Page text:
WTO: 2005 NEWS ITEMS

30 November 2005
TRADE NEGOTIATIONS COMMITTEE

Lamy urges Geneva negotiators to “redouble” efforts as Hong Kong looms

Director-General Pascal Lamy, in his capacity as chair of the Trade Negotiations Committee, said on 30 November 2005 that he hoped to present soon a revised version of the Draft Ministerial Text for the Hong Kong Ministerial Conference. He urged all delegations to “exercise good will and redouble their efforts in order to find all possible convergence in the few hours before us”.

> More on the TNC meeting of 30th November 2005


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I would like to welcome delegations to the twenty-second meeting of the Trade Negotiations Committee.

Turning now to the first item on our agenda, I should like to make an introductory statement.

First of all, there is the matter of the Draft Ministerial Text which was circulated as document JOB(05)/298 on 26 November. This meeting gives you the opportunity to hear from each of the Negotiating Group Chairs their report on the work done in their respective areas before the draft text is submitted to the General Council for consideration. This is also your first chance to place your views and comments on record in the wake of the informal meeting of Heads of Delegation held on Monday, at which you were able to give your first reactions to the draft declaration.

As I said at the informal meeting of Heads of Delegation on 26 November, I sincerely hope that the General Council meeting on Friday will enable Members to agree on the text to be transmitted to the Ministers. I wish to stress this point once again because, as I informed Members at the meeting on 26 November, the Ministers I have been talking to in recent weeks and, more recently, the ACP Ministers I met yesterday in Brussels, have told me clearly and unambiguously that they expect to be provided with a workable basis for their upcoming deliberations in Hong Kong.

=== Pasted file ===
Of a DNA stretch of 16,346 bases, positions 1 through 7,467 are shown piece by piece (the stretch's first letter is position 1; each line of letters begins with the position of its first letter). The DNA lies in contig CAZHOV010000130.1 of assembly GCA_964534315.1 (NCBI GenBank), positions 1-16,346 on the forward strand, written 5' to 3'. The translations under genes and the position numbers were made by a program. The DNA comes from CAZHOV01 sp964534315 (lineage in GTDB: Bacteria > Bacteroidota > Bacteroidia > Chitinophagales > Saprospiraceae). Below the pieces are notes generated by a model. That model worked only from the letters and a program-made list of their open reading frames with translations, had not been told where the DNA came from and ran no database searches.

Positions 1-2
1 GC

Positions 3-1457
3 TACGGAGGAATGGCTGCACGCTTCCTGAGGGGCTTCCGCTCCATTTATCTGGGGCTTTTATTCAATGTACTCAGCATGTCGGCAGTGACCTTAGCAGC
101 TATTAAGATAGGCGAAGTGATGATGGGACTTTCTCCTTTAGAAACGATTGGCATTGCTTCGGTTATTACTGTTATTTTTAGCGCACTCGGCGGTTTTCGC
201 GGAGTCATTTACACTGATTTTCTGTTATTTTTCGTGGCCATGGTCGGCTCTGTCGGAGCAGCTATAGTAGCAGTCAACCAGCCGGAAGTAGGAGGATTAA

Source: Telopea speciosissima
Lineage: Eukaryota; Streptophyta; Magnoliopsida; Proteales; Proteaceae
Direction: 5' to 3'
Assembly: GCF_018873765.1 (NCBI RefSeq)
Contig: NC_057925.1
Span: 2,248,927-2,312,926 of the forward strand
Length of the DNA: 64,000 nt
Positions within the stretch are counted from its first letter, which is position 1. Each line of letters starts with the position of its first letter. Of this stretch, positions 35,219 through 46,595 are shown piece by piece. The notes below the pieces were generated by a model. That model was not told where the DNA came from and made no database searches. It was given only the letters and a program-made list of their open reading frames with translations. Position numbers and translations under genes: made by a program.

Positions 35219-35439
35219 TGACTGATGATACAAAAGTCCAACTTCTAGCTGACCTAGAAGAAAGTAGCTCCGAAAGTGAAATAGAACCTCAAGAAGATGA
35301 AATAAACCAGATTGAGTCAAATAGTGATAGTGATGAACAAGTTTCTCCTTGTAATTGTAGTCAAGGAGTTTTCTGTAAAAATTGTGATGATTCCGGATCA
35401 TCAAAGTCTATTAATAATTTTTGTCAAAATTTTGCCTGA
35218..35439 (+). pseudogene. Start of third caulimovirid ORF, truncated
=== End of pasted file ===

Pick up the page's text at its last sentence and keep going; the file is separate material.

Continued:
I am convinced that we have a collective responsibility to do our utmost to ensure that Ministers arrive in Hong Kong with a clear conception of the issues on which they should focus their attention.

It is important to keep in mind that, even if we have perhaps already “recalibrated” the specific level of ambition for the Hong Kong meeting, it must nonetheless serve as the launching pad for completing the Round in 2006.

In recent days, the General Council Chair and myself have been in listening mode. As I mentioned at the informal meeting on Monday, we have held a series of intensive consultations with delegations in various forms. At the Monday meeting, a large number of delegations commented on the first Draft Ministerial Text. More recently, I held discussions with the Ministers of the ACP countries at their meeting in Brussels.

We have taken note of all the observations and statements made by delegations up to now, and I assure you that we shall continue to be guided by the principles of consensus and respect for the inclusive approach that has characterized our ongoing consultations. This must also be the basis for any improvements that can be made to the draft text, and I shall return to that point in a moment.

As I said at the Heads of Delegation meeting on Monday, the consultations have confirmed that the draft text covers three broad categories of issues:

  1. Issues on which a high level of convergence or agreement was reached during the consultations or at meetings (for example, the Dispute Settlement Understanding, trade facilitation or technical cooperation).
      
  2. Issues covered by a text in the Ministerial Declaration, but which have not yet been fully negotiated or agreed, services for example.
      
  3. More difficult issues — on which either there is no declaration-type text, or there are competing texts. Examples include agriculture, NAMA or special and differential treatment, including proposals by the LDCs.

In the course of these consultations, I detected signs of an emerging convergence of opinion that Members should continue to focus their attention, up to the end of the week, on the most difficult issues – agriculture, NAMA, special and differential treatment for LDCs – that I mentioned above, since there are still major divergences on these issues. Some delegations have also observed that, in the areas of agriculture and NAMA, key questions or points need to be identified with a view to negotiations by the Ministers in Hong Kong. We are working on this. Several other concerns have also been raised by a number of delegations with regard to the preliminary draft text.